• to participate actively
  • to research
  • to inform others
  • to create/innovate
  • to change behaviors
  • to advocate

 

A need can be defined as a condition or situation in which something is required or wanted; a duty or obligation; or a lack of something requisite, desirable or useful. The community may be local, national, virtual or global. There are a wide range of definitions of community. The MYP key concept of community is defined as follows.

 

Communities are groups that exist in proximity defined by space, time or relationship. Communities include, for example, groups of people sharing particular characteristics, beliefs or values as well as groups of interdependent organisms living together in a specific habitat. 

MYP: From Principles into Practice (May 2014)

 

The table below illustrates the various types of communities.

Community

Examples

a group of people living in the same place

Singapore’s Indian neighborhood

Belgian citizens

Korowai people of Papua

a group of people sharing particular characteristics, beliefs and/or values

an online forum for people with Down’s syndrome

vegetarians

history club year 3 students

a body of nations or states unified by common interests

European Union

United States of  America

United Nations Human Rights Council

a group of interdependent plants or animals growing or living together in a specified habitat

Madagascar’s indigenous bird population

Flora of the Middle East in Western Asia

South Korea’s Ecorium project (wetland reserve)

 

Students should make a reasonable evaluation of how they might address the need in the community. They should feel empowered by a goal they can reasonably achieve in the suggested time frame of the project, resulting in recognizing the impact of their service as action as a significant step in the community. Whether a project is appropriately challenging is determined by the students but should be guided by the advisor. What is labelled as too ambitious or limited for one student or group will be accessible or challenging for another. Students can involve teachers or other appropriate people as resources, but the project must be completed by the students.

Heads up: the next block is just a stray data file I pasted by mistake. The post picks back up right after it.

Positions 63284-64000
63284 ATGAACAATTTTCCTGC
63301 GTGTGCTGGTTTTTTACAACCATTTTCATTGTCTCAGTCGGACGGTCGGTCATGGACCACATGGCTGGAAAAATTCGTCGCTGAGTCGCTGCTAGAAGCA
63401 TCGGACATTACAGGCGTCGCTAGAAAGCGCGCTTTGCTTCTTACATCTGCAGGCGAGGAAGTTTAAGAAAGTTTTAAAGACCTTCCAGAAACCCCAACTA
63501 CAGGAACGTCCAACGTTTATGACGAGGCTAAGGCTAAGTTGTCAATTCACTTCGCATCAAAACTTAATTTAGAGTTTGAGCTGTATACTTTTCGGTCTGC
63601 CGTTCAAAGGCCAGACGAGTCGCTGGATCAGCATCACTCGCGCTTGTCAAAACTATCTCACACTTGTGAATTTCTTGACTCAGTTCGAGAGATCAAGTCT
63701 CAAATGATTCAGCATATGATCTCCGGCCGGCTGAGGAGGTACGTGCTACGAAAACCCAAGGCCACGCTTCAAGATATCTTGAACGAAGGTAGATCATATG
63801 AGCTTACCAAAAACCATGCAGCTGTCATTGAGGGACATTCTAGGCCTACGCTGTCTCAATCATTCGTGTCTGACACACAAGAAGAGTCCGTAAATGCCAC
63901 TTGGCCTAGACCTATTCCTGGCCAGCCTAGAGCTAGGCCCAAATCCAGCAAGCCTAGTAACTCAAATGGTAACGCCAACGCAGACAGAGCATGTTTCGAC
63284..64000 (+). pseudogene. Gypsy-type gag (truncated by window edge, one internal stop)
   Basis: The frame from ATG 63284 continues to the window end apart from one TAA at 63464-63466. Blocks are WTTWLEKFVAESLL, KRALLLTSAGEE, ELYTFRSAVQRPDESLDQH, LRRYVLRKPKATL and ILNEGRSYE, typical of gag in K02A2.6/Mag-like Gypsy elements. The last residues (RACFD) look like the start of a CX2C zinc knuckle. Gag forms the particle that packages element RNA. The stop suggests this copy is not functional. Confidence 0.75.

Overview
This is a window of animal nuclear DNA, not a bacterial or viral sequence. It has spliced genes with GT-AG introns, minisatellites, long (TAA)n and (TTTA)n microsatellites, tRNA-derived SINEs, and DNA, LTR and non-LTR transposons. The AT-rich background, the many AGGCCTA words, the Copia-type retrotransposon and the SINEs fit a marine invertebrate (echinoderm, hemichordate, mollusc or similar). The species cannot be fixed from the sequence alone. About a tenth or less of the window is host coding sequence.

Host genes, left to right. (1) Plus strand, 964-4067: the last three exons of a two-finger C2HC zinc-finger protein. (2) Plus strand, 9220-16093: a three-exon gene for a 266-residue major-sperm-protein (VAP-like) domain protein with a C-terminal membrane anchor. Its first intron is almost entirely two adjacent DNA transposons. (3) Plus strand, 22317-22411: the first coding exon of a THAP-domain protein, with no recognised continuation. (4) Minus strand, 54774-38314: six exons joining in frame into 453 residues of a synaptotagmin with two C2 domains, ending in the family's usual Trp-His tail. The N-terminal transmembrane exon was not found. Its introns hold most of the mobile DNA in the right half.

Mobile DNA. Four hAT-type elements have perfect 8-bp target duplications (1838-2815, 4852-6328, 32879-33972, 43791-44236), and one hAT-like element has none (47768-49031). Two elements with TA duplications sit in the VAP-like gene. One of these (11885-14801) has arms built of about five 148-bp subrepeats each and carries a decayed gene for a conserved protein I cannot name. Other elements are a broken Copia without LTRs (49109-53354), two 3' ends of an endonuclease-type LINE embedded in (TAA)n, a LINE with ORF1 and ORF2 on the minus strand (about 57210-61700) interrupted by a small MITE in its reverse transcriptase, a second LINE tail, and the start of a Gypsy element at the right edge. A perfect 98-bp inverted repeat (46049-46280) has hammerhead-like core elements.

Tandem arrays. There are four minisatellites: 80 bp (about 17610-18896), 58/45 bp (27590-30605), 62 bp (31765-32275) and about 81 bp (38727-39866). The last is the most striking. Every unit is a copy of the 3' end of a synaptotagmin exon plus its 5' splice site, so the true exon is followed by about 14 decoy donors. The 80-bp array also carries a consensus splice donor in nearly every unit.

The following table illustrates some examples of challenging and highly challenging community project goals.

Challenging Goal

Highly Challenging Goal

Students recognize an issue of cyber-bullying among the school community and raise awareness through an information campaign.

Students instigate a change in the disciplinary procedures taken against cyber-bullying among school peers, through negotiations with various school stakeholders.

A student hears the local children’s hospital is understaffed and volunteers his or her services for a set period of time.

A student creates a puppet show to entertain children and to tour several schools and hospitals.

Students think their school needs to support a local autism society next door to the campus, so they design and create a children’s story to educate students on what autism is.

Students work with the autism society members to write and publish a children’s story together, which is then showcased at the school’s open day, hosted by students and society members.

Students raise awareness of the need for blood donation at a local hospital or clinic.

Students organize a blood drive to be held at their school during a student-led conference.

 

Identifying the Global Context for the Project:  The global context chosen by the students provides a context for inquiry and research in the project. Students choose only one global context to define their goal. In most cases other global contexts may inform the project or offer other perspectives, but the focus on one context will present opportunities that emerge through (self-imposed) limitations and give a specific focus to the project.

The table below shows examples of global contexts corresponding to the elements of the community project.

The Goal

A Need

A Community

Global Context

to raise awareness

freedom of expression

a nation perceived as politically oppressed

Personal and Cultural Expression

to participate actively

trained working dogs

special needs community

Identities and Relationships

to research

access to clean drinking water

Pacific island countries

Orientation in Space and Time

to inform others

(access to) medical provisions